cheap!

The "ink" on an electronic copy of that important whatever won't
eventually fade like a paper copy will

Files are more easily transferred from your archives to an associate who
may need to see it

You don't need to pay an assistant to constantly do your filing for you.
With electronic storage, it's a snap to quickly "save as" into the
appropriate folder on   your hard drive
Of course, there can be some disadvantages to going paperless too:

Because electronic media is susceptible to power surges, scratches, and
the like, there is a risk of losing that data

You MUST remember to back up your disc drives and keep a copy of that
data in a safe place - off premises preferably

You'll likely have to do your own filing unless you want your assistant
to access your computer

Even if you've been a long-time packrat of paper files, there's no reason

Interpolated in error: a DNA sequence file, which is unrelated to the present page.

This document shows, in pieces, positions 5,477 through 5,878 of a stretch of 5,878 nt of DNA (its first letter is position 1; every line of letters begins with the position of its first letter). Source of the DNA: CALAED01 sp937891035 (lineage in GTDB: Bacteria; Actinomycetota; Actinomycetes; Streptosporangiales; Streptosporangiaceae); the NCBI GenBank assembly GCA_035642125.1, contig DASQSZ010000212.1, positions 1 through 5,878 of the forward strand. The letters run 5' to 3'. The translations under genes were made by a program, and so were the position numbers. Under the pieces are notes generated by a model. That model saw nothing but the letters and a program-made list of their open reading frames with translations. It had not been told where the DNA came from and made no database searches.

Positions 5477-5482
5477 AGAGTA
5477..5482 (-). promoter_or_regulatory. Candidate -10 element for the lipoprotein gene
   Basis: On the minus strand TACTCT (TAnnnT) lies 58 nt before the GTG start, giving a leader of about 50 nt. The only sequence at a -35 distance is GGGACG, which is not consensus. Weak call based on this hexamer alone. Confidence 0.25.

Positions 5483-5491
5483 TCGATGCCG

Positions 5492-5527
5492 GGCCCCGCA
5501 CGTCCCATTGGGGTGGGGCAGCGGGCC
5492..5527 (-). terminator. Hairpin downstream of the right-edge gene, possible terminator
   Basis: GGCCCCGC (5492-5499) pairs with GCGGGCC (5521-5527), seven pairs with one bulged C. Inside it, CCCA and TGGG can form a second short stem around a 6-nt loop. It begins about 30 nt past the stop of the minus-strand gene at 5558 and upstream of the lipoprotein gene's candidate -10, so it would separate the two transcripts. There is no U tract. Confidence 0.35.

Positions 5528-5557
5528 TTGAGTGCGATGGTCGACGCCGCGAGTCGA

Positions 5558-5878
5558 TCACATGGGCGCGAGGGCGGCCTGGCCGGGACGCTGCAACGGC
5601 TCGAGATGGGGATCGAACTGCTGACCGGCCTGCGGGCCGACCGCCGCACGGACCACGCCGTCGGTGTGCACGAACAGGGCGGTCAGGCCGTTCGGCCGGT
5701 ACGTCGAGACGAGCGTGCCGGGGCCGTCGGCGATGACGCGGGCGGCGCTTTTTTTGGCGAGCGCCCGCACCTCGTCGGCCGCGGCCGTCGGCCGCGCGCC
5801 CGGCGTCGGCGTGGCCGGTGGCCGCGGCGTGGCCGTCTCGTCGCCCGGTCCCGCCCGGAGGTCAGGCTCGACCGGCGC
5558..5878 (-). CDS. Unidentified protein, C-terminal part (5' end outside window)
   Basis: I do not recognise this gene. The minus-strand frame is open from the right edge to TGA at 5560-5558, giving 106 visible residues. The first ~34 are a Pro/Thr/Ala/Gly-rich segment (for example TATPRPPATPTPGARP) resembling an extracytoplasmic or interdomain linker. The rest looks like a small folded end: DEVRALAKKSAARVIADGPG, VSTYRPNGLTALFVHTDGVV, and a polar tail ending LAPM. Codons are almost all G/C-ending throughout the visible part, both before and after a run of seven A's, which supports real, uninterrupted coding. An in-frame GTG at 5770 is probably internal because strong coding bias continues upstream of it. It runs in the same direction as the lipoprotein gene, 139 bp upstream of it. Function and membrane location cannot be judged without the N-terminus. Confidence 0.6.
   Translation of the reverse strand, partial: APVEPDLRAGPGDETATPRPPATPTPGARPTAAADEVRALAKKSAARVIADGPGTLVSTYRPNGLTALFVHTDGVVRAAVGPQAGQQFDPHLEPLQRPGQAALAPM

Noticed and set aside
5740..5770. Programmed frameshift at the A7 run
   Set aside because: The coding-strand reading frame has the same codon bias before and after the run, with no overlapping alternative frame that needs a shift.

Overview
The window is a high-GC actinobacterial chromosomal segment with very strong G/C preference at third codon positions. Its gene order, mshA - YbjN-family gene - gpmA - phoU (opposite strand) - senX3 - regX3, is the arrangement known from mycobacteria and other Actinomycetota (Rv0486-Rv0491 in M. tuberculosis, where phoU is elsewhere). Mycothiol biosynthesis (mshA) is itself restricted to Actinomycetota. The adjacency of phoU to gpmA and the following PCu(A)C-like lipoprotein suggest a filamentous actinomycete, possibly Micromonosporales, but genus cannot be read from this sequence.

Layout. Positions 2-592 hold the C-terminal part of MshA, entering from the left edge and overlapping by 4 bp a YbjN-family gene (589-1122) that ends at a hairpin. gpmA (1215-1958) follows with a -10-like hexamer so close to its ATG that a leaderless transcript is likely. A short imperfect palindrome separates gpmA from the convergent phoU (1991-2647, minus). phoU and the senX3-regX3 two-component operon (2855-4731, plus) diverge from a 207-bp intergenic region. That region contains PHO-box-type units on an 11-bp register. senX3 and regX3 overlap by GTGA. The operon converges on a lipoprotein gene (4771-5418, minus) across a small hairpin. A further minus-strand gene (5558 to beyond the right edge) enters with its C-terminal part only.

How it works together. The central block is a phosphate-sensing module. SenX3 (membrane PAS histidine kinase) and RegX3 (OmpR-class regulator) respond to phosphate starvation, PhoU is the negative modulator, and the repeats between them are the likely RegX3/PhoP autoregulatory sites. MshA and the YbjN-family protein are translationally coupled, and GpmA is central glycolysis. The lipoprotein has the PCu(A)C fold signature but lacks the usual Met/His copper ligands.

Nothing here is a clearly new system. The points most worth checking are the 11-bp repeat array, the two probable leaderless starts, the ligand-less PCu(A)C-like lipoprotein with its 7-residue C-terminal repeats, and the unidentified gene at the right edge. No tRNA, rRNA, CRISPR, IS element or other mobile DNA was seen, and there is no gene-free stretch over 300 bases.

you can't start going paperless now. Start by making a conscious decision
NOT to continue printing and filing everything that comes across your
desk. Just as you would keep your paper files organized by setting up
folders for various topics, do the same for your electronic files by
creating folders in Microsoft Explorer
Depending on your filing system, set up folders for things such as
"Clients", "Prospects", "Form Files", "General Information", etc. Within
those folders are more folders. For example, your "Clients" folder should
contain a folder for each client. Your "Prospects" folder should contain
a folder for each prospective client and so on. Then, when that prospect
becomes a client, you can simply drag his or her folder over to your
"Clients" folder

Save all files that seem important.

Before the virtual world, business people were conveniently divided into
2 categories: filers and pilers. Filers kept things that they thought